Tuning Baghdad host Regine Basha asks the question: can there be a musical citizenship? through her explorations into the musical history of the Iraqi-Jewish diaspora. Each episode features home recordings of the last generation of Iraqi Jewish musicians of Baghdad still performing today and beloved arabic songs from Egypt and other countries that intersect with the ensemble instruments and musical scale of the Maqam. Additionally, Basha shares "mystery mixtapes" from her own family archives.
The daughter of an Iraqi-Jewish oud player from Baghdad, Basha grew up amidst the musically rich scene of all-night Iraqi-Jewish arabic parties, witnessing what music critic Josh Kun calls an "Audiotopia", where identification, joy, and connectivity smoothed over the thorny complications of being an "arab-jew" in the diaspora. Spurred on by these memories, Basha began digging into her family's home movies. The musicians and songs she found in the tapes, and in her subsequent research, unveiled Iraq's 2,000 year old Jewish community, the first group to flee Iraq in the late 1940s, as a leader of the country's modern musical landscape at the time. In 1932, for example, they introduced Iraq's National Radio Station to countless arabic songs based on the four-hundred-year-old genre, Iraqi Maqam, a multi-instrumental ensemble style based on poetry sung in classical Arabic or Iraqi dialect.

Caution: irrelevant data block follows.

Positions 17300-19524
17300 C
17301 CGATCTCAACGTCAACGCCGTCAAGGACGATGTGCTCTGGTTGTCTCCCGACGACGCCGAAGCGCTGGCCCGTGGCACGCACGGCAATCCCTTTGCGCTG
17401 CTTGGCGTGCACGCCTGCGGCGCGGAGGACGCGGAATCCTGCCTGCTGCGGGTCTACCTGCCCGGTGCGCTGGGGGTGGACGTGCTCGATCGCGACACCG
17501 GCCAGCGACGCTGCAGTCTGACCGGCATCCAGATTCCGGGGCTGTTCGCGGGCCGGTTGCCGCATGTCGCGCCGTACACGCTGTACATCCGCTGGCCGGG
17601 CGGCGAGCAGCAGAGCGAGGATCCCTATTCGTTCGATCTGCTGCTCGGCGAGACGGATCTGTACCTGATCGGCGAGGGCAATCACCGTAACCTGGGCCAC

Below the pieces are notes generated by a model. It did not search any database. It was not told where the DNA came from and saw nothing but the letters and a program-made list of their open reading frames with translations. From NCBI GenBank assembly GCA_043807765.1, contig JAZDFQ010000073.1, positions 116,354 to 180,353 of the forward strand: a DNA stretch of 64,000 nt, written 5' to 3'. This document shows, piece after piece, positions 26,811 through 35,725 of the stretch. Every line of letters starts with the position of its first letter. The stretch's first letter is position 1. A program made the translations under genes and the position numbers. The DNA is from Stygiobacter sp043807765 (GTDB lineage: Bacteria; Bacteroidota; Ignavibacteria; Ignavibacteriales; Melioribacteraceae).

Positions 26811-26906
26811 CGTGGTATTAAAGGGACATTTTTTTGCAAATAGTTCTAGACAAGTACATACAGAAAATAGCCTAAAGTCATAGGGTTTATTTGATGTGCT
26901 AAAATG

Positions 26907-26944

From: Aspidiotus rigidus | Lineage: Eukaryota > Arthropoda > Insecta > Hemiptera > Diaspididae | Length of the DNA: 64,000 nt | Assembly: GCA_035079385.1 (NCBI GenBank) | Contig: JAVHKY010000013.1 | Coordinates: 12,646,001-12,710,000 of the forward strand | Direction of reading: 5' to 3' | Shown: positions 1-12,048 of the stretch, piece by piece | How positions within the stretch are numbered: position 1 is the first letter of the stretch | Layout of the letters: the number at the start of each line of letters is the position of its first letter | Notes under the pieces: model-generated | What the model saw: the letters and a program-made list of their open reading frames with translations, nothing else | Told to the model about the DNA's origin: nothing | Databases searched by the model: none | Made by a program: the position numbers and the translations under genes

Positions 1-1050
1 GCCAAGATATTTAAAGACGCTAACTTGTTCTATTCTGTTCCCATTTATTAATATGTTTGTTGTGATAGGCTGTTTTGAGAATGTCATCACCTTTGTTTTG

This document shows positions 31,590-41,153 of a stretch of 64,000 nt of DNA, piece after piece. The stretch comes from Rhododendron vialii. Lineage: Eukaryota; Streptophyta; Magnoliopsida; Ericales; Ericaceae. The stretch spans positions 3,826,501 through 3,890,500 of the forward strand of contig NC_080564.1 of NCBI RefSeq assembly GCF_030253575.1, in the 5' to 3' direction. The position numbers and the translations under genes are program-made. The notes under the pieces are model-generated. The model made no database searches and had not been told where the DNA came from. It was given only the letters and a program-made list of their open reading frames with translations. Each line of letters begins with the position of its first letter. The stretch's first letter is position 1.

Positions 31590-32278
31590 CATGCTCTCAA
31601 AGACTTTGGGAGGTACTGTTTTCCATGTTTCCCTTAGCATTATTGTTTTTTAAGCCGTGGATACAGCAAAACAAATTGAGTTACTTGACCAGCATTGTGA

Working with London-based ethnomusicologist, Yeheskel Kojaman, Basha spent over a decade recording many of the remaining musical figures of the diaspora, who have continued the tradition of the musical parties of long-ago, in private, modest ensembles hosted out of their living rooms - endlessly tuning the instruments as a way to teleport back to Iraq. Video and audio archives of this research can be found in four chapters on tuningbaghdad.net.
Seeking the Maqam
Life of The Party